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c stands for [ts]. f is a sign for [ts]. dh denotes an apicodental [ö], ë stands for [a] or zero if unstressed. When stressed, it denotes a cen­ tral unrounded vowel [t>] similar to Bulg i,. gj denotes a palatalized velar [g’]. j stands for [i]. I stands for “clear” European [1], It can also denote a palatal [F] being a separate phoneme in certain local dialects. II is a “dark" [1] similar to the non-palatalized [1] in Russian. It is opposed to / as an alevolar-dental to an alveolar. nj denotes a palatalized [n’]. q stands for a palatalized velar [k*]. rr represents a long and/or intense [R], sh is a palato-alveolar spirant [s]. th denotes an apicodental [0], X stands for |dz], xh is a sign for [dz], y denotes a front rounded [ü]. zh is a palato-alveolar spirant [z]. Nasality of vowels in Geg is shown by the sign of circumflex A: â stands for a nasal [à], ê is [ë| and so on.
A lbanian H istorical P honetics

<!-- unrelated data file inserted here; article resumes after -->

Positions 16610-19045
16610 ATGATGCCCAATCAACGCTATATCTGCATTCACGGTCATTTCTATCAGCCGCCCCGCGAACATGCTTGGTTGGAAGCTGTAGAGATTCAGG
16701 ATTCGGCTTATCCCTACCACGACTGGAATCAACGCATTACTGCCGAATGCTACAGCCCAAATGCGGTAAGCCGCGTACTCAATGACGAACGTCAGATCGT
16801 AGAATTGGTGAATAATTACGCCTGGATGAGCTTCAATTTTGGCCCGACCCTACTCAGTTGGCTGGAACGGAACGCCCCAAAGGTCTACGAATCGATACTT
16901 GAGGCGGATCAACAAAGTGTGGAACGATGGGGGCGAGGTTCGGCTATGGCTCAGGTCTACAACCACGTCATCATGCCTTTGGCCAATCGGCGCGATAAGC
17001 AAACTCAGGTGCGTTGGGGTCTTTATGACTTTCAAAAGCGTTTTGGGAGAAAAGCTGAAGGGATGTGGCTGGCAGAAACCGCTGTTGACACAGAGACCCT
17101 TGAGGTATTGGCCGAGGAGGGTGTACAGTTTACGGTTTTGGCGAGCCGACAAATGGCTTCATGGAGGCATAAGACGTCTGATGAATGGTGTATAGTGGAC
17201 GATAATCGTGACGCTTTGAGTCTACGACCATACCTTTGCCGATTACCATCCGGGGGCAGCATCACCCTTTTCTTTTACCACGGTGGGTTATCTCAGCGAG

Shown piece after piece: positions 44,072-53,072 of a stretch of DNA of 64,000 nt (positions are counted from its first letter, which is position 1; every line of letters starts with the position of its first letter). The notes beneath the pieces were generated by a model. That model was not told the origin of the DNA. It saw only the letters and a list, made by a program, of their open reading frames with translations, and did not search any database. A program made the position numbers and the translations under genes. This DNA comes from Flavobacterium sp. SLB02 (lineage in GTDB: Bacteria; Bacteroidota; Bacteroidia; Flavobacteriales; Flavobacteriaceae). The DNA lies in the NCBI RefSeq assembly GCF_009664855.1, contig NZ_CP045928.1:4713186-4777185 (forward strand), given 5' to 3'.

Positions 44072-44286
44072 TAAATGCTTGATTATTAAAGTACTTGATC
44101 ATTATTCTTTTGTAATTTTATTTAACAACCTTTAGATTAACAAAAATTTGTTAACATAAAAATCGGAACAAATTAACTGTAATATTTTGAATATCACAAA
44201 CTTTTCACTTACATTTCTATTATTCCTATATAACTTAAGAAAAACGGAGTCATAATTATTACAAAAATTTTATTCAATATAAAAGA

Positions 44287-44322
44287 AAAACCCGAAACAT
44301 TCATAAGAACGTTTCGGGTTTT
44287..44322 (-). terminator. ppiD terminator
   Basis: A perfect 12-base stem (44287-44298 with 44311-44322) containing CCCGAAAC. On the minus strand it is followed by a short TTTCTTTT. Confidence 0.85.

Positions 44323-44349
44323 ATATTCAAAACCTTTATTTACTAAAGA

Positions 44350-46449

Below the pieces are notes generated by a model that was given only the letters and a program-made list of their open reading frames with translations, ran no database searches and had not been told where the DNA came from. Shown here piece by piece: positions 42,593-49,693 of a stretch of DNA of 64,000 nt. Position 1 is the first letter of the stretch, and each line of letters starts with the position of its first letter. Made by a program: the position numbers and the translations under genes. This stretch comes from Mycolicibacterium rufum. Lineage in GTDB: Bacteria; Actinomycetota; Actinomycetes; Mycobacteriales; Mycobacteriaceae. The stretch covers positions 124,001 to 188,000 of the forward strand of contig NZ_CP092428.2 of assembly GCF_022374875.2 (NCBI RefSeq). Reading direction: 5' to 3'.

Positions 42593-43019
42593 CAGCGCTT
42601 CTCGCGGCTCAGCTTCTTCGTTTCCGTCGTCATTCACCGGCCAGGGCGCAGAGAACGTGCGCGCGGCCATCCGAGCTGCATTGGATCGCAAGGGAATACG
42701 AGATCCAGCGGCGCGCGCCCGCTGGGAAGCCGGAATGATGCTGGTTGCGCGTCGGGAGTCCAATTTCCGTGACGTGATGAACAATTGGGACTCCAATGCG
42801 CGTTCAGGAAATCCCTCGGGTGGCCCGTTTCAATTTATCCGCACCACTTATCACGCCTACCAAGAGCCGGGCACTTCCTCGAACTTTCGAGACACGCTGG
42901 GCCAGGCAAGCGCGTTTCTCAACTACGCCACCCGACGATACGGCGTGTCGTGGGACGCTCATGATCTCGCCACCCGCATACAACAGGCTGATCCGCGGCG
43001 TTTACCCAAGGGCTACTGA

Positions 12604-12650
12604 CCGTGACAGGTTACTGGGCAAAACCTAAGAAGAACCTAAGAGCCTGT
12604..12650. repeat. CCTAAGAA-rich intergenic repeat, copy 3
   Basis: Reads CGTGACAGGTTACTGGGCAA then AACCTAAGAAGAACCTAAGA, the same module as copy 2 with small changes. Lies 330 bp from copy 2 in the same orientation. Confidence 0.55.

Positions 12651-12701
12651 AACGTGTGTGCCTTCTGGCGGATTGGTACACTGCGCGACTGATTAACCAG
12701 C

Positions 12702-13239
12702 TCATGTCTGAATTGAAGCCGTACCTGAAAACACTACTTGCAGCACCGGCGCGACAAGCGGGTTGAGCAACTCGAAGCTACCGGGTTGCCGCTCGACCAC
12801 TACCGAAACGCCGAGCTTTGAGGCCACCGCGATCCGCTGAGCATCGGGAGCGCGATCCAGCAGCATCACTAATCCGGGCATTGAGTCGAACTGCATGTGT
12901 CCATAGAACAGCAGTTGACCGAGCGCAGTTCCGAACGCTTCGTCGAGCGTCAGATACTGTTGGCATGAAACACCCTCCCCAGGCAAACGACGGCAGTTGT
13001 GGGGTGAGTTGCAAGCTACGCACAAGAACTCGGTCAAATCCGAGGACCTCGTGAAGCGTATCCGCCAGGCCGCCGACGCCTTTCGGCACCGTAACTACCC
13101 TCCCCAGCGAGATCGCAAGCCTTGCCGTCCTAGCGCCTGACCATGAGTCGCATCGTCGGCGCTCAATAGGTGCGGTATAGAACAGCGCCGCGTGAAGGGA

Vocalism 1. ShortTE *e was preserved as *e in Proto-Albanian but later, after or during the period of Albanian - Latin contacts, it yielded a diphthong *ie w'hile in certain positions it remained unchanged (a similar process took place in Rumanian). These positions have not been accurately defined. Short *e remains unchanged before n and nj (vend, ndenja, rend), after */ (mbledh, lehtë, lend), after clusters containing *r (kredh, shkrep, bredh) but not after the initial *r (rjep), after *j (ngjesh). The diphtong *ie was generally preserved as ie ~ je (bie, pjek, djeg, diell). In some cases, presumably, before a syllable containing PAlb *i and/or before some clusters, *ie changed to ia ~ ja (gjalmë, jam, mjaltë, jashtë). The initial element of the diphthong was lost again after ç, gj, nj (çel, gjerb, njeri, qengj). The earliest Latin loanwords in Albanian reflect Lat ë as je ~ ja (pjesë, vjersh, mjek).